A mood of disappointment, tinged with relief, filled the Emirates yesterday. Three first-half goals ensured Arsenal would secure the third and final automatic Champions League place long before Tottenham collapsed at Turf Moor, but an awareness of the impending coronation at Stamford Bridge meant joy was very much confined.
The murky skies were an appropriate backdrop. Arsenal fans are increasingly consumed by doubts as to whether their team will ever move beyond potential to achievement. Fulham, meanwhile, have had their euphoria at reaching Wednesday's Europa League final clouded by the return of volcanic ash. Another 17-hour bus journey to Hamburg looms, the club having travelled overland to the venue in the semi-final round.
Fulham are scheduled to travel tomorrow morning but an attempt is being made to get off the ground today if the forecast is for problems tomorrow. However, Roy Hodgson pointed out it was not "just a case of one person on a package holiday, it is a major operation involving 40 people and the aviation authorities". Hodgson appealed to Uefa not to "show their usual intransigence" but to postpone the game if the skies are closed. The one consolation is that Fulham's opponents, Atletico Madrid, could have even greater difficulties.
Hodgson also has injury concerns. Damien Duff, Brede Hangeland and Aaron Hughes should all be fit but Bobby Zamora is still unable to train and John Pantsil limped off with a sore groin yesterday.
Arsenal would love to be worrying about a final. Another season has ended without silverware, the fifth in succession. Arsène Wenger insisted his team had exceeded pre-season expectations but admitted he was still "frustrated" because "a month ago we were in touch with the championship and didn't win it". The Arsenal manager said: "We had a good attitude and showed strong character, we have improved in that area, but we conceded too many goals and there were too many injuries; we did not have the players available in the last six weeks to fight for the championship and Champions League.
"We were just a fraction short. We want to improve in quality but it is not necessarily a big number of players needed. I believe what Arsenal fans want from me is to bring in good players, last summer no one knew [Thomas] Vermaelen, now he is a big player."
The Belgian was one of five first-team players absent yesterday but Arsenal were still strong enough to swat aside a Fulham team chosen with Wednesday in mind. If Hodgson's selection was understandable, Spurs could have done without Fulham gifting Arsenal a brace of first-half goals. After 20 minutes, in which Mark Schwarzer's only real exertion was tipping over a dangerously flighted Robin van Persie free-kick, the Australian went to receive a back-pass from Chris Baird. A heavy first touch alerted Andrei Arshavin who seized upon the ball, rounded the goalkeeper twice, then drove in.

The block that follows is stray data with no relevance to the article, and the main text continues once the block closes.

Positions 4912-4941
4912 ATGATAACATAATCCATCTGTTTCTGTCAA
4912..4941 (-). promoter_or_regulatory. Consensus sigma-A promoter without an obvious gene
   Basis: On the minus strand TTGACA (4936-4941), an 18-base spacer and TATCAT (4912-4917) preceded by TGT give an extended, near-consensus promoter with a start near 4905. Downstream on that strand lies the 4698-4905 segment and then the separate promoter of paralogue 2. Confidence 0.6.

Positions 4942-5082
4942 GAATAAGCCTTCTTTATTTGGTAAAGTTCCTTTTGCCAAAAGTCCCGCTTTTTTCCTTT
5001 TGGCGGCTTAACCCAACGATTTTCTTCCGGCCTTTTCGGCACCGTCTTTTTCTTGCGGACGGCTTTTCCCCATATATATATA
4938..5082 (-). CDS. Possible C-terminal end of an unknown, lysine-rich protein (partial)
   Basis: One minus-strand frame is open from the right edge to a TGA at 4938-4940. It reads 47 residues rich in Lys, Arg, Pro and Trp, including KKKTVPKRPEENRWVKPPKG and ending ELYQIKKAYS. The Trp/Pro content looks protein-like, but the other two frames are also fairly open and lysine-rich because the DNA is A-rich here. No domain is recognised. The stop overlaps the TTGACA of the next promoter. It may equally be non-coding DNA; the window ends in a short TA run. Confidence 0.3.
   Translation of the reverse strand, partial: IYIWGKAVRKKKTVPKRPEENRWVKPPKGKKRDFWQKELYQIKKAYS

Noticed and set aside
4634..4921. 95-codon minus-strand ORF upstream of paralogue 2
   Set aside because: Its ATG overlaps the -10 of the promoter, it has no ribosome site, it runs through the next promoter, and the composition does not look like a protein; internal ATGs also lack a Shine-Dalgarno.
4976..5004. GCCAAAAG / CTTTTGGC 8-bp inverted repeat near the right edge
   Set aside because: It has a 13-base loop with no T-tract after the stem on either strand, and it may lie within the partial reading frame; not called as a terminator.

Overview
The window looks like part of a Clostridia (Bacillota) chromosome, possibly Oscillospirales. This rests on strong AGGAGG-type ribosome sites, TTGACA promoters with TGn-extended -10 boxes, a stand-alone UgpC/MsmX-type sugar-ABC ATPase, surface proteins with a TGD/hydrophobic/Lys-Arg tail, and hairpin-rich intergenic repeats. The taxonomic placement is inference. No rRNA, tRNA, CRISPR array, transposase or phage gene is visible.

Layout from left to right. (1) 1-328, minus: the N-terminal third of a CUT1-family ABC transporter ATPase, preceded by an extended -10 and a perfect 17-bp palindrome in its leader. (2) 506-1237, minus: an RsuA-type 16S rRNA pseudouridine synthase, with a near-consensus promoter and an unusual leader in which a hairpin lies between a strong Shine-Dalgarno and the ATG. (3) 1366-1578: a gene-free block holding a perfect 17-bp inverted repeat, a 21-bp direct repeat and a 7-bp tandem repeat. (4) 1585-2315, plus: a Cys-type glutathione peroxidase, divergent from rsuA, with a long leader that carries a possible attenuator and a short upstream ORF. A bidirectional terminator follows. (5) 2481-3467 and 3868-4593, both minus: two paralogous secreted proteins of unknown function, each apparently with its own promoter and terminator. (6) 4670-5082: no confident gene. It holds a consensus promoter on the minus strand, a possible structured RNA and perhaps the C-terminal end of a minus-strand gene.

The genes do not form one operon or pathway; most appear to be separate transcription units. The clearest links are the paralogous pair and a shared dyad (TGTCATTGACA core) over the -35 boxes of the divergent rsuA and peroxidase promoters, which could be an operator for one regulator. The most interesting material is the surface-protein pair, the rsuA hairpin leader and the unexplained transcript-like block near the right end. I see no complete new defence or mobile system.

A dozen minutes later Theo Walcott crossed from the right, Emmanuel Eboué flicked on and Baird, under pressure from Van Persie and trying to clear with his right foot when he should have used his left, put into his own net. In between Arsenal had managed a goal without help. Bacary Sagna released Walcott who squared to Van Persie. Though Schwarzer turned the Dutchman's shot on to the bar Van Persie coolly dispatched the rebound.
Humiliation loomed for Fulham but they tightened up thereafter, conceding only once further, though Arsenal could have had several more. Seven minutes before the break Van Persie sent Walcott clear but the Englishman pulled his shot wide. Soon after the interval Schwarzer made a sharp double save from Van Persie. Midway though the second period Eboué rounded Baird in the box and was brought down. Referee Mike Jones, who had booked Clint Dempsey for diving minutes earlier, cautioned Eboué for the same offence. It was an error, but given Eboué's penchant for falsely going to ground it was perhaps just desserts. Finally Carlos Vela, who must be one of those players vulnerable to be shown the door this summer, ran on to Samir Nasri's pass and chipped Schwarzer. It was reminiscent of Lionel Messi's third goal against Manuel Almunia in the Nou Camp a few weeks ago, but Vela has yet to show he can finish like that when the pressure is on.
The same applies to several team-mates, including Lukas Fabianski, the goalkeeper who received ironic cheers when he caught crosses. "There is a massive talent there," said Wenger. The same applies to the rest of the team, but when will it be realised?
Arsenal (4-1-2-3): Fabianski; Sagna, Campbell, Silvestre (Djourou, 61), Clichy; Diaby; Eboue, Nasri; Walcott (Lansbury, 77), Van Persie, Arshavin (Vela, 77). Substitutes not used: Mannone (gk), Gibbs, Merida, Eastmond.
Fulham (4-4-2): Schwarzer; Baird, Pantsil (Kelly, 58), Smalling, Shorey; Riise (Elm, h/t), Dikgacoi, Greening, Dempsey (Stoor, 66); Nevland, Okaka. Substitutes not used: Zuberbuhler (gk), Gera, Murphy, Davies.
Referee: M Jones (Chester).
Booked: Arsenal Eboué, Fabianski; Fulham Dempsey, Kelly.
Man of the match: Van Persie.
With Bobby Zamora resting his Achilles tendon, and Sol Campbell not regarded as a realistic contender for a World Cup berth, the only England man on duty was Theo Walcott. The winger was his usual inconsistent self, helping to create two goals with his pace and movement, but missing a good chance himself, and then fading.Reuse content